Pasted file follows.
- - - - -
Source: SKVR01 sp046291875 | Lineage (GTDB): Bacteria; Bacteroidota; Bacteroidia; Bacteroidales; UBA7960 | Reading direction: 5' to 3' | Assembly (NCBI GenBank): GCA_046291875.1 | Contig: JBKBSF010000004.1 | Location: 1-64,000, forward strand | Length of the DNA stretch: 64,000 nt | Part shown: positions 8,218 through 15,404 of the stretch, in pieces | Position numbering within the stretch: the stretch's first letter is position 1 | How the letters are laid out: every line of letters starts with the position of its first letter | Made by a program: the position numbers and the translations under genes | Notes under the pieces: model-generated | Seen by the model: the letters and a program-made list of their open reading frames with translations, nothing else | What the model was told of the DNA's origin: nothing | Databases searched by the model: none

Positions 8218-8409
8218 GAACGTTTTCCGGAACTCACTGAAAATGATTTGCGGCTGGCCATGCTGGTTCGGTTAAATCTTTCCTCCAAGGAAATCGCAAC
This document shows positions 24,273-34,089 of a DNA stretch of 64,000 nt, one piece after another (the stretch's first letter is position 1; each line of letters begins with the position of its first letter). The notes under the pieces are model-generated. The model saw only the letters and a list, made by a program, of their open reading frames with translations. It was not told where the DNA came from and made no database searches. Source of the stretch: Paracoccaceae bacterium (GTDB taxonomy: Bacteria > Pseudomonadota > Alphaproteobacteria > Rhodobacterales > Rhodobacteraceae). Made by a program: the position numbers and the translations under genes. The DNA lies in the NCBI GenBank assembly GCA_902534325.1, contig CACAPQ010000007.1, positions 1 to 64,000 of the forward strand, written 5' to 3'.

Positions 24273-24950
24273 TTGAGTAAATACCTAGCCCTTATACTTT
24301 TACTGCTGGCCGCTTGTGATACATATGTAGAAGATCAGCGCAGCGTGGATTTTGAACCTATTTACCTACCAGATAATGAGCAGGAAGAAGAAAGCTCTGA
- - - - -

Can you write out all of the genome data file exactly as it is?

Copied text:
Source: SKVR01 sp046291875 | Lineage (GTDB): Bacteria; Bacteroidota; Bacteroidia; Bacteroidales; UBA7960 | Reading direction: 5' to 3' | Assembly (NCBI GenBank): GCA_046291875.1 | Contig: JBKBSF010000004.1 | Location: 1-64,000, forward strand | Length of the DNA stretch: 64,000 nt | Part shown: positions 8,218 through 15,404 of the stretch, in pieces | Position numbering within the stretch: the stretch's first letter is position 1 | How the letters are laid out: every line of letters starts with the position of its first letter | Made by a program: the position numbers and the translations under genes | Notes under the pieces: model-generated | Seen by the model: the letters and a program-made list of their open reading frames with translations, nothing else | What the model was told of the DNA's origin: nothing | Databases searched by the model: none

Positions 8218-8409
8218 GAACGTTTTCCGGAACTCACTGAAAATGATTTGCGGCTGGCCATGCTGGTTCGGTTAAATCTTTCCTCCAAGGAAATCGCAAC
This document shows positions 24,273-34,089 of a DNA stretch of 64,000 nt, one piece after another (the stretch's first letter is position 1; each line of letters begins with the position of its first letter). The notes under the pieces are model-generated. The model saw only the letters and a list, made by a program, of their open reading frames with translations. It was not told where the DNA came from and made no database searches. Source of the stretch: Paracoccaceae bacterium (GTDB taxonomy: Bacteria > Pseudomonadota > Alphaproteobacteria > Rhodobacterales > Rhodobacteraceae). Made by a program: the position numbers and the translations under genes. The DNA lies in the NCBI GenBank assembly GCA_902534325.1, contig CACAPQ010000007.1, positions 1 to 64,000 of the forward strand, written 5' to 3'.

Positions 24273-24950
24273 TTGAGTAAATACCTAGCCCTTATACTTT
24301 TACTGCTGGCCGCTTGTGATACATATGTAGAAGATCAGCGCAGCGTGGATTTTGAACCTATTTACCTACCAGATAATGAGCAGGAAGAAGAAAGCTCTGA